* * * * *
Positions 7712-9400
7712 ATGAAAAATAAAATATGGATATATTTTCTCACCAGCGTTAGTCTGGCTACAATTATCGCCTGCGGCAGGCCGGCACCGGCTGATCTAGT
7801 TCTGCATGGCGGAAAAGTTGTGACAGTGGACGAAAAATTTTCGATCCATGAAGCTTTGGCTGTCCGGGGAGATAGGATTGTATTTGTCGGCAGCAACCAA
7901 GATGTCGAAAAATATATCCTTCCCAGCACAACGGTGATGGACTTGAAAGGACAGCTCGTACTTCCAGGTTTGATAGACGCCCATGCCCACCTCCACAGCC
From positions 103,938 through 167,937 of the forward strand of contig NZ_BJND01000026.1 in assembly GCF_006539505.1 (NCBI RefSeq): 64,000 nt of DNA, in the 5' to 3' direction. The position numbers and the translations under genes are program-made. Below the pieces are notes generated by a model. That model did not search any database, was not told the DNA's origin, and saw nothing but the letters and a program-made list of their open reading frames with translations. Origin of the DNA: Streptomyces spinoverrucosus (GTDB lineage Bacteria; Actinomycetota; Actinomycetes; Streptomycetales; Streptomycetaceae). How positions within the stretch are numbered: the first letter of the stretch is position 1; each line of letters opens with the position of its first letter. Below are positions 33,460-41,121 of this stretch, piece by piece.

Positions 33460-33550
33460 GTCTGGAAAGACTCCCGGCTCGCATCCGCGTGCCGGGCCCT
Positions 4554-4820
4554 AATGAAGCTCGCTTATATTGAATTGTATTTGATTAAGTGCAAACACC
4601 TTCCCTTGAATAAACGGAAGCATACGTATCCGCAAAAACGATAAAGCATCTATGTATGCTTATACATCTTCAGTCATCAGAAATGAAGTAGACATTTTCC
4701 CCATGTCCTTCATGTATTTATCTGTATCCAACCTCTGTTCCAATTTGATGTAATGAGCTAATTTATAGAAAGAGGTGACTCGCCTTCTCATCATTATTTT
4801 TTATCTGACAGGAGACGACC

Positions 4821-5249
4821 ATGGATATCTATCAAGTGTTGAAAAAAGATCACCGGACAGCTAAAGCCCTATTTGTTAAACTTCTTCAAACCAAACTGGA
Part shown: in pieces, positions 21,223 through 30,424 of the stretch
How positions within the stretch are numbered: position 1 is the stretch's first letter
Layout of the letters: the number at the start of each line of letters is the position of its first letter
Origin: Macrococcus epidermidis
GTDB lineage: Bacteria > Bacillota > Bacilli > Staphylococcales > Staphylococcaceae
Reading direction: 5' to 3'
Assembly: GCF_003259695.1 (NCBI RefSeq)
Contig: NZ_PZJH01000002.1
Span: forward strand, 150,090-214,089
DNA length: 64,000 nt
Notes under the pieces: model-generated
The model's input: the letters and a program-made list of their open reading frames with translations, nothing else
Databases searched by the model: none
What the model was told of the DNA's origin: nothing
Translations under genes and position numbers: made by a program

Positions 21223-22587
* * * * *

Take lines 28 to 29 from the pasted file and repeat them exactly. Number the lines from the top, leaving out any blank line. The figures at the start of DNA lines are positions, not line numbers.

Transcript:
What the model was told of the DNA's origin: nothing
Translations under genes and position numbers: made by a program